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Jesus Read Books

Father Pat's Pastoral Ponderings
Saints Zachary and Elizabeth
September 5, 2010

SSomeone who embarks on writing a biography — especially of a statesman, philosopher, or literary figure — must be prepared to cite the "influences" brought to bear on the conscience and thinking of his subject. We commonly expect this in a biographical account.

Thus, for instance, if I were to write a life story of Russell Kirk, I should devote some consideration to his reading of Marcus Aurelius. The calm and clarity of Kirk's thought — by his own admission — -owed a great deal to his early study of Stoicism.

So, too, a biographer of Arthur Koestler should at least mention — as Michael Scammell does — his subject's sympathetic study of Otto Weininger. Although Koestler might have turned out to be a woman-abuser anyway, his youthful reading of Sex and Character provided an intellectual basis for that very bad trait.

This approach does not work so well for understanding Jesus! Although our Lord certainly read Isaiah, it is legitimate to doubt He read Isaiah the way Macaulay and Acton read Johnson and Burke. I, for one, find it difficult to picture Him looking up, suddenly, from a page of Job or Ecclesiastes and exclaiming, "Wow, what an insight! That really does settle it!"

The silliness of such a conjecture, however, should not darken the truth about Jesus: He did read books and learned from them. It is not sufficient to say He studied the works of Moses, David, and Jeremiah. These authors, rather, truly gave shape to His mind and conscience.

When Luke tells us, "Jesus increased in wisdom," it is wrong to imagine this growth was unrelated to what Jesus read and thought about — any more than His increase in stature was unrelated to the meals He ate (Luke 2:52).

Luke is, in fact, the evangelist who describes Jesus reading and interpreting Isaiah near the very beginning of His pubic ministry (4:16-21). St. Bonaventure, when he wrote his long and detailed commentary on the Gospel of Luke, prefaced it by a discourse on this scene. For him, this event in the synagogue at Nazareth was the essential key to the message of Luke.

Bonaventure's approach showed great insight into Luke's intention, I believe; the correct understanding of Jesus — the essence of "orthodox theology" — is rooted in Jesus' self-understanding, and Jesus' self-understanding is inseparable from His understanding of the Hebrew Scriptures. Christian theology begins with — and is inseparable from — understanding the Hebrew Scriptures as Jesus understood them. This dominant theme in Luke is introduced in the synagogue scene at Nazareth.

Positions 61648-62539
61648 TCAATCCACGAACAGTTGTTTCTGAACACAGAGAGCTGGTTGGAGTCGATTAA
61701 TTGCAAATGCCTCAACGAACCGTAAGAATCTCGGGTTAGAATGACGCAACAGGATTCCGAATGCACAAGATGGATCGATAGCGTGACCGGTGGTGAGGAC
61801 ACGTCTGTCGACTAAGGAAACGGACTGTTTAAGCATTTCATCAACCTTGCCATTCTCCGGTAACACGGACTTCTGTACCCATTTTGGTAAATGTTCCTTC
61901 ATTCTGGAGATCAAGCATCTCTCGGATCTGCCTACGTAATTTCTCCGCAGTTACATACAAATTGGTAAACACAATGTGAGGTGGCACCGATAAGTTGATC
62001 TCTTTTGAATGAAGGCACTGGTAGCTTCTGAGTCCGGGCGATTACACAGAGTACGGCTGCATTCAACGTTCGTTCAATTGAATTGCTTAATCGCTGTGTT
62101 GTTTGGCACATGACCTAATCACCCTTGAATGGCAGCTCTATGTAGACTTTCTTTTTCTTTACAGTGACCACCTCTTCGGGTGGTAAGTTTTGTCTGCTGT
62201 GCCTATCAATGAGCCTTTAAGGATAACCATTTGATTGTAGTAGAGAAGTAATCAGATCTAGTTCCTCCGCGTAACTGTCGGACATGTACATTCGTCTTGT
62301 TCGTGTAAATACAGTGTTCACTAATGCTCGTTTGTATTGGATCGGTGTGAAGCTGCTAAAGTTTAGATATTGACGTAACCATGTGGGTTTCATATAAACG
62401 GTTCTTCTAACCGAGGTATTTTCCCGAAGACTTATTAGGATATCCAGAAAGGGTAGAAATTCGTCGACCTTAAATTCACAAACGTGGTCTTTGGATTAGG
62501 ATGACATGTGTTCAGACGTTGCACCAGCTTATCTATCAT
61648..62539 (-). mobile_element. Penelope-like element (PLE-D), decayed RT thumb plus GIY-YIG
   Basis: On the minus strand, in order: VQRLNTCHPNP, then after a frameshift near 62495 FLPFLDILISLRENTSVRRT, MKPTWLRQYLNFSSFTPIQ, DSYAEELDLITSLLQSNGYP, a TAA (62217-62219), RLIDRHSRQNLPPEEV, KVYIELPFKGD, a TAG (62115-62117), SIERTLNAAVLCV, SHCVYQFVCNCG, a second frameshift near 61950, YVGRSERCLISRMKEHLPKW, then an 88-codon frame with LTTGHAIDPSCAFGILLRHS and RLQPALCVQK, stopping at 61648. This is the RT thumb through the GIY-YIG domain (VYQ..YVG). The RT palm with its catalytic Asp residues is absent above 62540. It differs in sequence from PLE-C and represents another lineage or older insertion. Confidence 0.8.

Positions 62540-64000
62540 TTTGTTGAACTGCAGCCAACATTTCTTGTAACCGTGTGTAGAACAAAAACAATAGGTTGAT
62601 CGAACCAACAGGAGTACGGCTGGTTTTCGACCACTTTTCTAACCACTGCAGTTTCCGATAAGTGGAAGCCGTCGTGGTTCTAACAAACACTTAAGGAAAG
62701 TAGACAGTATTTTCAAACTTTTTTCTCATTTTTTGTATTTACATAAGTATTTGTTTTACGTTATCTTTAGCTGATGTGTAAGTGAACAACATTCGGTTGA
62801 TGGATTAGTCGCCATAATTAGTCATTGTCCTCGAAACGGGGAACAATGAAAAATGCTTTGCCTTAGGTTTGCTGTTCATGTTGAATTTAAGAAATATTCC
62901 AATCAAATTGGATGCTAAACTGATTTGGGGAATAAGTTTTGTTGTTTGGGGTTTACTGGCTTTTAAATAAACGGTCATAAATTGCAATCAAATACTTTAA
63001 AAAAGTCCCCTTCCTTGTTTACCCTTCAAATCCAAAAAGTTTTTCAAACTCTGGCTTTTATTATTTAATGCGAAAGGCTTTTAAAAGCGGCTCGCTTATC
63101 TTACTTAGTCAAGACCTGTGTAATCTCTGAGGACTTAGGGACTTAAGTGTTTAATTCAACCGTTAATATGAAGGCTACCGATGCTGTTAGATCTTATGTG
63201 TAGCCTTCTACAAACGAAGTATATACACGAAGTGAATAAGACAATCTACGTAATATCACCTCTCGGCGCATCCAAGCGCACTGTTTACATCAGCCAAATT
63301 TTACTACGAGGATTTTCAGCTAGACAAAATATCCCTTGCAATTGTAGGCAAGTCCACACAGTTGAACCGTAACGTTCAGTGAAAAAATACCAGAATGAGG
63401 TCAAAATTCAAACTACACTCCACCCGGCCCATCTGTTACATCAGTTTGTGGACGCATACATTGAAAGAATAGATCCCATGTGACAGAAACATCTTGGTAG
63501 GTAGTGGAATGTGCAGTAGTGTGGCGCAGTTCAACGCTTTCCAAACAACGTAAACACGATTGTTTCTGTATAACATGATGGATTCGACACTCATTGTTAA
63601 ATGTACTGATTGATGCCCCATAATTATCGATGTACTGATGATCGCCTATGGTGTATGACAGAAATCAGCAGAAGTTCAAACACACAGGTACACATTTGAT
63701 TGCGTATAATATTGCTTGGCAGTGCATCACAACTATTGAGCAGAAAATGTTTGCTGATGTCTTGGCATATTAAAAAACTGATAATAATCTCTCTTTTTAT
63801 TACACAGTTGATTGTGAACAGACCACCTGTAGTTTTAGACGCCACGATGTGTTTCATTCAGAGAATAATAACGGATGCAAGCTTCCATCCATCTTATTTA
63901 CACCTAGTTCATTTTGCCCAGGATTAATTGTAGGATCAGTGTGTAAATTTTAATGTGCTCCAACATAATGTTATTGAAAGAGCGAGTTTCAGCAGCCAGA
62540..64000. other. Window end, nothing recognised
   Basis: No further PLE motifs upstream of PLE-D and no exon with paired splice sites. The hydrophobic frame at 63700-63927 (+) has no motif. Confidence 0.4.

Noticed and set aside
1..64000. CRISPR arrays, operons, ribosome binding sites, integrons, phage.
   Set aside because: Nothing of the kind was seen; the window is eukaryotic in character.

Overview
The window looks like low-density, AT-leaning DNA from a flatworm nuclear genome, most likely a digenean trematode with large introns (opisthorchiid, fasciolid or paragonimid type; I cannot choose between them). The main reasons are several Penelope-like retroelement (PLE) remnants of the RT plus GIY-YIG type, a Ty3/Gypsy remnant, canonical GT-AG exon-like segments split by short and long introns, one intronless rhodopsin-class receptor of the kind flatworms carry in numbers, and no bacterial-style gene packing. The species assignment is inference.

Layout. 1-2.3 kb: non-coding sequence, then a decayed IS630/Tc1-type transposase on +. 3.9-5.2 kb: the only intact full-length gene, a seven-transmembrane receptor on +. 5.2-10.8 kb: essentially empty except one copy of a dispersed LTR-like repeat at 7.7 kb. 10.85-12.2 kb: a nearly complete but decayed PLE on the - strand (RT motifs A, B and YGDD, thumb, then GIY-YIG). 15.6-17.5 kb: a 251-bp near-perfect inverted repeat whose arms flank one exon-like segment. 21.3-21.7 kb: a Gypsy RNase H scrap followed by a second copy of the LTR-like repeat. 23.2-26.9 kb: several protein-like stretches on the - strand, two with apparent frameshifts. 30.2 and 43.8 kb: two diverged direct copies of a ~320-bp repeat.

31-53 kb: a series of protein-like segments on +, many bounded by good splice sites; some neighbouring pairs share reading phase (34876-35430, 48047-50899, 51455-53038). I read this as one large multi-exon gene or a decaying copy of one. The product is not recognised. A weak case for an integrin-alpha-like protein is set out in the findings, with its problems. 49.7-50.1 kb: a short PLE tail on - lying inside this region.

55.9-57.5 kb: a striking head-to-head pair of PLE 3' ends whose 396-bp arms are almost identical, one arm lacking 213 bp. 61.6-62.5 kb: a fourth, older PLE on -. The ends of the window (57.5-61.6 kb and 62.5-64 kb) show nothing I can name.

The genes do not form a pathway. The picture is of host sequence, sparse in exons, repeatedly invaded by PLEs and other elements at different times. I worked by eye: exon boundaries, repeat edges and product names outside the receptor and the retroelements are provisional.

To speak of the "influence" of the Hebrew Scriptures on the mind of Jesus, however, dramatically transcends our normal use of that expression. Indeed, it is misleading to speak in this fashion. The Law and the Prophets shaped the self-awareness of Jesus in an unparalleled way, because He found in those writings the defining lines of His identity and vocation. Jesus' understanding of those texts — an understanding at the root of Christian theology — is the very substance of His "self-regard."

What David and Isaiah wrote was not something different from who Jesus knew Himself to be and what His Father expected of Him. This self-knowledge is what He shared with the Church. In the very act of sending the Apostles out to evangelize the world, Jesus "opened their understanding, that they might comprehend the Scriptures" (Luke 24:45). Christian theology, that is to say, radically consists in understanding the Hebrew Scriptures as Jesus understood them. The proclamation of the Gospel without the Hebrew Scriptures is a monstrosity. It is no longer the apostolic message.

The Gospel of Luke indicates, however, that this understanding increased in Jesus. He took possession of the Hebrew Bible bit-by-bit, as He lived and ministered. As events unfolded in His life — and particularly when He "endured such contradiction of sinners against himself" (Hebrews 12:3) — He grasped ever more explicitly the meaning of the Scriptures. They governed His life and self-awareness. When our Lord read about Isaac's burden in Genesis, the paschal lamb in Exodus, the atonement for sin in Leviticus, David's opprobrium in Samuel, the pierced side in Zechariah, the Suffering Servant in Isaiah, and the persecuted just man in the Book of Psalms, Jesus recognized Himself. He understood the Scriptures from within. They were components of who He knew Himself to be and what the Father wanted of Him.

Fr. Patrick Henry Reardon is pastor of All Saints Antiochian Orthodox Church in Chicago, Illinois, and a Senior Editor of Touchstone: A Journal of Mere Christianity.

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Published: September 28, 2010

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